A bid to launch a creative new style of downtown home by converting a laneway commercial building into two "town lofts" became a harsh primer in the bureaucratic process for two young sons in a Toronto development dynasty.
The costly tribulations of Jordan Mecklinger, 25, and his brother Shawn, 27, show just how hard it is to build housing anywhere in Toronto's 311 kilometres of back lanes, despite the city's commitment to increasing density in the core and to considering such projects on a case-by-case basis.
Jordan and Shawn, recent graduates in urban development and real estate finance, respectively, and the fourth generation in a family of builders, thought they'd come up with a no-brainer to brand their new company, Kilbarry Hill Corp., as a hip, young downtown developer.
They had purchased a building on Croft Street, tucked behind the shabby cafés and variety stores of Bathurst and College streets, right next door to a pioneer laneway housing development that had set a precedent when the Ontario Municipal Board approved it in the eighties.
The Mecklingers' building, though zoned residential, was being used as a commercial photography studio. To turn it into housing would restore it to its correct legal use.
Furthermore, city planners had specifically mentioned Croft Street as the type of lane that is suitable for the odd, innovative little laneway homes that have been pet projects of a number of architects in the past 20 years. It was classified as a street, had water, sewage and power hookups and a number of commercial structures.
But their plans to transform the big square commercial building into two 2,100-square-foot residences with three open-plan levels and exposed beams and ducts quickly ran into trouble. They needed zoning variances because the present building filled the whole lot, and that meant notices were sent out to the neighbourhood, including the homeowners on to whose yards the property backed.
They got unlucky. Some of the neighbours hated the idea and one happened to work for the city. A massive neighbourhood mobilization ensued, and the Mecklingers found themselves facing a crowd of hostile faces at two public meetings called to discuss the plan.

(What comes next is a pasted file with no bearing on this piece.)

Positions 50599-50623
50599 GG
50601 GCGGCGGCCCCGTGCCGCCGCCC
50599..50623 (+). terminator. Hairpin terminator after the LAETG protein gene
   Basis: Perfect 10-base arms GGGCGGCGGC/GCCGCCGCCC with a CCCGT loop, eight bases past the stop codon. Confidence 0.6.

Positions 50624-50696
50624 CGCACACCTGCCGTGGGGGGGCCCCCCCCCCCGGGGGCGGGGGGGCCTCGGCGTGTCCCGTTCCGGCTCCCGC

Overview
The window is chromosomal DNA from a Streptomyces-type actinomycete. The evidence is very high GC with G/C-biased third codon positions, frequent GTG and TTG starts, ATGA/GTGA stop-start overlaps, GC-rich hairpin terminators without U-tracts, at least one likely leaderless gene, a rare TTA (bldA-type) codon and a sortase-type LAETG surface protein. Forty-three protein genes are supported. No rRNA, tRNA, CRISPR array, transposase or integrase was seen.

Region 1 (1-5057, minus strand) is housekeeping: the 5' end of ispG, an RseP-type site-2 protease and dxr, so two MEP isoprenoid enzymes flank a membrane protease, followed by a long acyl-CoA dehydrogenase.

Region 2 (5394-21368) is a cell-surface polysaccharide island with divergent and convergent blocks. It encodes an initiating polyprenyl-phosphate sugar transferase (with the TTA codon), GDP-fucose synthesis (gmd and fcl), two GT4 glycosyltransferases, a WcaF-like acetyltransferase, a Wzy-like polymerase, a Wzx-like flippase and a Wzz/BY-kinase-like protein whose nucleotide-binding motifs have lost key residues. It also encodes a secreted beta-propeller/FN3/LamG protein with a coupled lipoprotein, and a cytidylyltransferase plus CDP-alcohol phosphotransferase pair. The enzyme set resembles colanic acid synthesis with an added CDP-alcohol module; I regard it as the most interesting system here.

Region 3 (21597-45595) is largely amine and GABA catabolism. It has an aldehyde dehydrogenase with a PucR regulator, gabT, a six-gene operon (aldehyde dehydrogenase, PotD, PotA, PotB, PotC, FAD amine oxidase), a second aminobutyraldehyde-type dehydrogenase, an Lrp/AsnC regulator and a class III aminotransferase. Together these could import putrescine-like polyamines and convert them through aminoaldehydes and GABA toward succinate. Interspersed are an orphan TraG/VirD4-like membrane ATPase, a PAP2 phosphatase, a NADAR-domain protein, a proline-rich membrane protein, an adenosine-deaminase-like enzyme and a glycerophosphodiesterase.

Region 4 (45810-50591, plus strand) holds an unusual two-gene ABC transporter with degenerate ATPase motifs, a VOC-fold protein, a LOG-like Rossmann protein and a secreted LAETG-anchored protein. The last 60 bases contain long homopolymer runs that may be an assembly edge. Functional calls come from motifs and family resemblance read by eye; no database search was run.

At the second one, they were shouted down and hustled out of the public hall.
"We had introduced ourselves, said 'Hi, we're gonna be in the neighbourhood,' and there were 20 or 30 people there all shouting," Shawn says. "We weren't building 150 townhomes or a high-rise condo, yet there was this huge mobilization and email campaign."
After purchasing the property a year ago and closing the deal in February, they'd hoped to be starting the construction work last April.
Their uncle, Jerry Mamid, wanted to move into one of the units and had agreed to sell his family's Forest Hill home to Shawn.
"The city ground us," says Mr. Mamid, a former lawyer, teacher and garment factory owner who is "acquisitions director" for Kilbarry Hill.
When the variance issue went to the committee of adjustment, the plans were rejected.
The Mecklingers didn't want to throw in the towel, and prepared an appeal to the OMB. It scheduled a meeting for August. The afternoon before the meeting, the family's lawyer got a call from city solicitors asking for a compromise that would push the massing of the building away from backyards and onto the lane.
Mr. Mamid called on his father-in-law, 75-year-old architect Peter Darling, to do an 11th-hour overhaul of the plan, and the funky H-shaped original with its cut-in courtyards at front and back, and open space on the lane, was gone.
"It would have been beautiful," Jordan sighs. "We wanted it to be like a wedding-cake step-up to the second and third levels. It would have been more aesthetically pleasing."
Mr. Darling drew the redesign by hand, Mr. Mamid recalls.
"Faxes flew back and forth that afternoon and the next morning between lawyers' offices." When they got to the OMB hearing they had made a deal, which the OMB approved.
But still no building permit came.
After spending more than $700,000 on the property and $100,000 to get it through the approvals process, they still don't have a permit in hand -- though the city has said it will come in two weeks and has given them the go-ahead to proceed with digging up the floors and excavating soil for new footings.
Jordan and Shawn's father, Alan Mecklinger, a developer and landlord of industrial and commercial plazas throughout the city, expresses bitterness.
"NDPers [at the city]are just picking our pockets," he says. "A simple project is turned into a very, very costly chain of events orchestrated by the bureaucracy. . . . Everyone is a loser in the end."
Then he switches from experienced businessman to fond father.
"I really saw it as a great opportunity for the boys to put themselves on the map with something creative in the central core, and it turned into a very miserable experience," he says sadly.
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